Think about the last time you were evaluating a tool, maybe considering switching marketing automation platforms. Do you go with HubSpot? Marketo? Something new you haven’t even heard of before? To make a decision, you probably asked your friends or a Slack group for recommendations.
Buyers like you are doing more research outside of traditional channels by reaching out to sources they trust, making it increasingly difficult to track every customer touchpoint. The buyer journey simply isn’t linear.
While your attribution model will never measure everything (marketing strategy is part art, part science, after all), you can find ways to intelligently collect information. We put together suggestions to help you gather qualitative data points in addition to metrics from attribution reporting to optimize your marketing campaigns and drive real revenue.
Sales calls reveal critical information such as how a prospect found your company or what challenges they face in their role. While collecting these insights can be difficult to operationalize, a call recording tool like Gong makes it easier. Using Gong, you can search the call recording library by keywords or phrases like, “How did you hear about us?” or “marketing attribution.”
Having a more complete picture of the customer journey enables you to determine which marketing channels to prioritize. For example, if you see a recurring trend that prospects are hearing about your product on LinkedIn, there may be an opportunity to focus your marketing efforts on partnering with more groups and individuals in the LinkedIn community.
We’re all for shortening forms, but adding an optional field asking prospects how they heard about your brand is relatively low friction, but a high value add. This can reveal unconventional sources that you may not have considered.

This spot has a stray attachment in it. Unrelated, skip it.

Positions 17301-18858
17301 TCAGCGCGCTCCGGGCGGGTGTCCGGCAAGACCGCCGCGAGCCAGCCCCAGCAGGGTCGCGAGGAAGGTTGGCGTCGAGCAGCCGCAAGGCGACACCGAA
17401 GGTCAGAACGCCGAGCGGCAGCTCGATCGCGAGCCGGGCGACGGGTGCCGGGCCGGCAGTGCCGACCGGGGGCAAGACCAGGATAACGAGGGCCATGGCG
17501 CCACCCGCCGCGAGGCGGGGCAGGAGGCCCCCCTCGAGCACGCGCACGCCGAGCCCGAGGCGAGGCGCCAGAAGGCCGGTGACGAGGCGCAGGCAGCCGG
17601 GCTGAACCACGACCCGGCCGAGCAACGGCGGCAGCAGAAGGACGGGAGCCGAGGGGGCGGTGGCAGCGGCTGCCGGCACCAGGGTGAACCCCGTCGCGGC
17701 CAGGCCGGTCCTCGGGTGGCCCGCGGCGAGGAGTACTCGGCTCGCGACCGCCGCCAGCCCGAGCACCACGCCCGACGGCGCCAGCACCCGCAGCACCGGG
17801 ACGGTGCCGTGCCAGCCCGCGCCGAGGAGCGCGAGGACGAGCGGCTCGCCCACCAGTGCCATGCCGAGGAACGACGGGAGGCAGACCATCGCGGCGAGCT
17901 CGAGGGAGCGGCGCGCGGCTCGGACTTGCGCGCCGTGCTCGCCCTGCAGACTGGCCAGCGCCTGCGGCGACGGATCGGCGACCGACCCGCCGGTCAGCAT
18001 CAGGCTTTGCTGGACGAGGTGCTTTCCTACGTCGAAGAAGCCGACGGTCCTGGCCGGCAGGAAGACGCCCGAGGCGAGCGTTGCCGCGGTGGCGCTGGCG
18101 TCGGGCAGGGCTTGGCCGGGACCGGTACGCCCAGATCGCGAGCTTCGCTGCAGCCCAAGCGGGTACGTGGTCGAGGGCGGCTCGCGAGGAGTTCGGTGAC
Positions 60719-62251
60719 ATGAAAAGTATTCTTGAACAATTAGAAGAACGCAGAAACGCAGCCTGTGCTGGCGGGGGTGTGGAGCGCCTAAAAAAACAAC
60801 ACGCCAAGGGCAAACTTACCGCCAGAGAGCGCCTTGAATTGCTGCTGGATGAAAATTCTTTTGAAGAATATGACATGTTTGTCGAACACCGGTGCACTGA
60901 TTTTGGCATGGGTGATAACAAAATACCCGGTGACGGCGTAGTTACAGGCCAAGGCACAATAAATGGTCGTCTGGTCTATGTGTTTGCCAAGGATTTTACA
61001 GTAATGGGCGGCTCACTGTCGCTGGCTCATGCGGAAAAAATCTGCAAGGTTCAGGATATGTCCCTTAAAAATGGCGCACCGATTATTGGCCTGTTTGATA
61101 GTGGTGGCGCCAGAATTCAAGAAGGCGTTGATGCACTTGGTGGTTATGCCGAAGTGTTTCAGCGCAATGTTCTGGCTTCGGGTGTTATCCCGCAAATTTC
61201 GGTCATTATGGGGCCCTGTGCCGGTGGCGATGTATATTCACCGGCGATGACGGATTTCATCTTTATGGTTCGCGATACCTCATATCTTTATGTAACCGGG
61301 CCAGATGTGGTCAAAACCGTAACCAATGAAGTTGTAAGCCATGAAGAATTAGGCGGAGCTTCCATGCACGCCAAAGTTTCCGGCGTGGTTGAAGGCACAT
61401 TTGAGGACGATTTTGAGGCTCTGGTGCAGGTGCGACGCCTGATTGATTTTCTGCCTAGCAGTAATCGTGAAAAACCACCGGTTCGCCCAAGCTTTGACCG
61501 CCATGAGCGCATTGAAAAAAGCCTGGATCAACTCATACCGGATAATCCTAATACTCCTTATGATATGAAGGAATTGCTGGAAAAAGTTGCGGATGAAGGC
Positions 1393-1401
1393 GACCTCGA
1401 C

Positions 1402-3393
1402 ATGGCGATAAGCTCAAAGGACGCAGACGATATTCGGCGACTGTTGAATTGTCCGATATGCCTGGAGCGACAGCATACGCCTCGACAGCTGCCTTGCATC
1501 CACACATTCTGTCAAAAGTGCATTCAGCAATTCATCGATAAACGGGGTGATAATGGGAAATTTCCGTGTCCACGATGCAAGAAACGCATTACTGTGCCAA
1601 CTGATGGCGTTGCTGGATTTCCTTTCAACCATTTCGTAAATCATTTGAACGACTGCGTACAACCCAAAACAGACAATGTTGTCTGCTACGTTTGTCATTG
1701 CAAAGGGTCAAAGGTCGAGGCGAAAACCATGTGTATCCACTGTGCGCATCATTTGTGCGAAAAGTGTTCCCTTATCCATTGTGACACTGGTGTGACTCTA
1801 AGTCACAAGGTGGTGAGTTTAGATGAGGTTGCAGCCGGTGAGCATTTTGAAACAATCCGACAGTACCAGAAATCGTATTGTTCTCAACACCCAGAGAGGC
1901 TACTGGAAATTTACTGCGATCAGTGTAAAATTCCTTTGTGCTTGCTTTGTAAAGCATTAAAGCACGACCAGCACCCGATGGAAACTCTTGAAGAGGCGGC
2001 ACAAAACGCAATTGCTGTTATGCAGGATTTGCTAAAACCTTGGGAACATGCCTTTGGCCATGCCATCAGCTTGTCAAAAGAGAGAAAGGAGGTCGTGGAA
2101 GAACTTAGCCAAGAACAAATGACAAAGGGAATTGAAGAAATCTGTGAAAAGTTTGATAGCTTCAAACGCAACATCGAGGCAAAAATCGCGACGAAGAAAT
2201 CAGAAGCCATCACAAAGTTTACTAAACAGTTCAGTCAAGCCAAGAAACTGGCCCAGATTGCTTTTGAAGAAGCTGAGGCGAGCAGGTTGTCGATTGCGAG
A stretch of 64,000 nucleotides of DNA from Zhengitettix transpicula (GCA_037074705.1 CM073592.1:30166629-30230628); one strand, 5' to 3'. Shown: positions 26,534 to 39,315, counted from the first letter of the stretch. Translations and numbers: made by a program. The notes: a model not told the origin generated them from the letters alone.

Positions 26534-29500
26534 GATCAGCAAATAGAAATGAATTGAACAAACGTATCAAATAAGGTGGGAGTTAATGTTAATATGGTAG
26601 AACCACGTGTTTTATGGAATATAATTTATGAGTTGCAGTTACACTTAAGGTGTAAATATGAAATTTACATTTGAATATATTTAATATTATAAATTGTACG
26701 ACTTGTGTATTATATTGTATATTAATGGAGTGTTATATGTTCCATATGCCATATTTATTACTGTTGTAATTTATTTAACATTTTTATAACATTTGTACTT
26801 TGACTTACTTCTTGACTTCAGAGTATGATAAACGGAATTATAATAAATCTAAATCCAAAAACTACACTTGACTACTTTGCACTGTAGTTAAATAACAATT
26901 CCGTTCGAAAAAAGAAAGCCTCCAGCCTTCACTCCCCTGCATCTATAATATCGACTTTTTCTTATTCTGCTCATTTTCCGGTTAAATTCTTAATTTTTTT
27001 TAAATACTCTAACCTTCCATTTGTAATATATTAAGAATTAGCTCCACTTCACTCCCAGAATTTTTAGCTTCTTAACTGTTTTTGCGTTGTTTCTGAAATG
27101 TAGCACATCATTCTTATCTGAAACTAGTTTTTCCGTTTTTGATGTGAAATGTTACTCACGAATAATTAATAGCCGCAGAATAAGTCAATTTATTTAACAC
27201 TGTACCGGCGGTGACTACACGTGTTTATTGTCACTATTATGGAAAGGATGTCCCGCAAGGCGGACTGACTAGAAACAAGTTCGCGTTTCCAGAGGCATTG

Adding this as an open text field will allow you to get more granular and specific information. However, it will be harder to use in reporting due to the variance in answers. If you want to use this information more systematically, a picklist may be a better option.
As a marketer, it can be difficult to hear what people really think about your brand or product (especially for Boston’s MBTA social media manager), but it’s necessary. Your audience is having conversations about your brand and you need to be clued in to make informed business decisions.
With the rise in Slack communities for professions and interests of all types, it’s likely your target audience is in at least one group outside of their organization. They may be in a group tailored to their area of focus like marketing ops or demand gen, or perhaps, in a group like women in marketing. Join these groups and set up notifications (preferences → my keywords) to track keywords like your company name, product line, and more.
In addition to Slack, Twitter is a great channel to monitor real, unfiltered opinions. There are many social monitoring tools that help with keyword and hashtag tracking.
Following relevant keywords and hashtags provides visibility into what people are saying about your brand and how they are thinking about solving their challenges. Having insight into social channels and communities also enables you to engage, making it a two-way, rather than one-way, conversation.
Conduct surveys to better understand your audience and where and how they buy. These can be conducted at events or as larger brand awareness campaigns. You can gain quick insights by sending an email to your existing customers asking them how they found your product or service, or by using polls on LinkedIn. All of these interactions will help you to better understand buying behavior and where to focus your energy.
While it can be frustrating not being able to track it all, hopefully, these suggestions give you new ideas on how to collect additional attribution data points!
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